The main point is that there needs to be good communication between IT and users so everyone knows what's involved.

Jim.
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PatHartmanCommented:
yes and no.  I've been on the other side of the fence when users have run amuck, nothing's documented, and they leave a major mess behind when they leave.
If the business people need some functionality that IT cannot or will not create, they will do it themselves.  Do you really think that forcing them to use Excel, which may be poorly suited for the task, rather than Access will be better?  Users never document anything.  Is a spaghetti spreadsheet really any better than a spaghetti database.  And besides as Luke's pyramid shows, most user developed applications actually have a pretty short lifespan and IT only sees the ones that become mission critical.

I am not suggesting that users have unfettered access to the server-side databases because they can cause issues but they can cause the same issues with Excel if you allow them to link to your live data via Excel.

I am an escapee from IT.  I worked in IT for 25 years.  I left corporate America a long time ago when I realized that the inmates were running the asylum.  It seemed that all the users got from my department was a lot of NO and that was leading to many lost opportunities.  Now I work as a consultant to the business people to help them solve problems that their IT department cannot justify.  Mostly because they're so entrenched in their "tools" and their view that Access is a toy that they won't even consider using Access to professionally solve small business problems.  Most Access apps cost less than 25% of what development with a "real" tool would cost.  Why spend all that money when you don't have to?  When IT is treated as a profit center rather than a cost center, it is much more productive and willing to help users to actually save (or earn) money.

One app I developed for a new insurance subsidiary of a UK company helped the users to create new insurance products themselves.  IT in the UK typically took 3-6 months to develop the infrastructure to add a new product to the product line.  Way too slow for a growing business exacerbated by the problem that in the US, insurance is governed by the state so there are 50 sets of rules and regulations rather than one as in the UK.  So, the app I developed allowed the user to create, all by himself - no IT support required, an entire new product in 3 hours for a simple product to perhaps 2 days for one that was much more complex.  It took IT in the UK almost 3 years and several million dollars to replicate what I did in Access in about three months.  Granted, I came up with a truly elegant solution that the users could implement themselves, but Access was what let me build it in such a short time frame.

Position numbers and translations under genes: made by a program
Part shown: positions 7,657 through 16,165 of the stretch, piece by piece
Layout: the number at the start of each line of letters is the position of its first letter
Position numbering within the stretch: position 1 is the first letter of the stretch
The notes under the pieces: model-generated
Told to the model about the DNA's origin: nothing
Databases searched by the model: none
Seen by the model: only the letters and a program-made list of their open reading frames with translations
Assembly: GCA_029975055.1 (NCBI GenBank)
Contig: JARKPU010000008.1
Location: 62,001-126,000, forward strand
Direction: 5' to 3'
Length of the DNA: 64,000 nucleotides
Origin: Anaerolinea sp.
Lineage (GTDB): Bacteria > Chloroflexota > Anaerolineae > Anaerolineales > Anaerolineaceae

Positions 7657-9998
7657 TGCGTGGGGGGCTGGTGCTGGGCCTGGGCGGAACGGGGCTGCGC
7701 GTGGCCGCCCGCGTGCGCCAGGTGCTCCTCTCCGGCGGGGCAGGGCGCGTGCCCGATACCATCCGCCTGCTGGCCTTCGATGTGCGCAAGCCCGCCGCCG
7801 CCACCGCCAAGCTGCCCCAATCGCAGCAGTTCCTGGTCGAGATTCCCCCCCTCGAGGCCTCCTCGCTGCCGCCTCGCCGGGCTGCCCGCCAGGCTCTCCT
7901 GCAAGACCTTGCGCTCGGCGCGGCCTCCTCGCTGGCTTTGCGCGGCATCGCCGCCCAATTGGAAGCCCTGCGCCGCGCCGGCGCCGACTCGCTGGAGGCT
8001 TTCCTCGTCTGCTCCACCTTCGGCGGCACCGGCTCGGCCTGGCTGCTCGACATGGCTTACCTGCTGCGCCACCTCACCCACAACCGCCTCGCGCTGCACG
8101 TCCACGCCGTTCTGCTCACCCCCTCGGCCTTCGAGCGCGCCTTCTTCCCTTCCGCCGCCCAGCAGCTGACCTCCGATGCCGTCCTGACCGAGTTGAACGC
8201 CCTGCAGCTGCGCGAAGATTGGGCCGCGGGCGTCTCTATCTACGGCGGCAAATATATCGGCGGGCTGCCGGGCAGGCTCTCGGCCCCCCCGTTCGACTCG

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NEnterprise Systems EngineerAuthor Commented:
Hi All,

Thanks for the comments.

@Gustav Brock - I quite agree.  This is definitely more of an educational issue.  If customers actually did some proper documentation we wouldn't be stuck with trying to decipher their work when it breaks after they've left and essentially wasting hours and hours of time.

@Jim Dettman - We suggested the hiding of the shortcut but that was shot down as 'once one customer finds it, they'll all find it'.  Ultimately we're aiming to get AppLocker implemented but this is a way off yet due to other work pressures so was looking for a potential quick fix in the meantime.

Thanks again.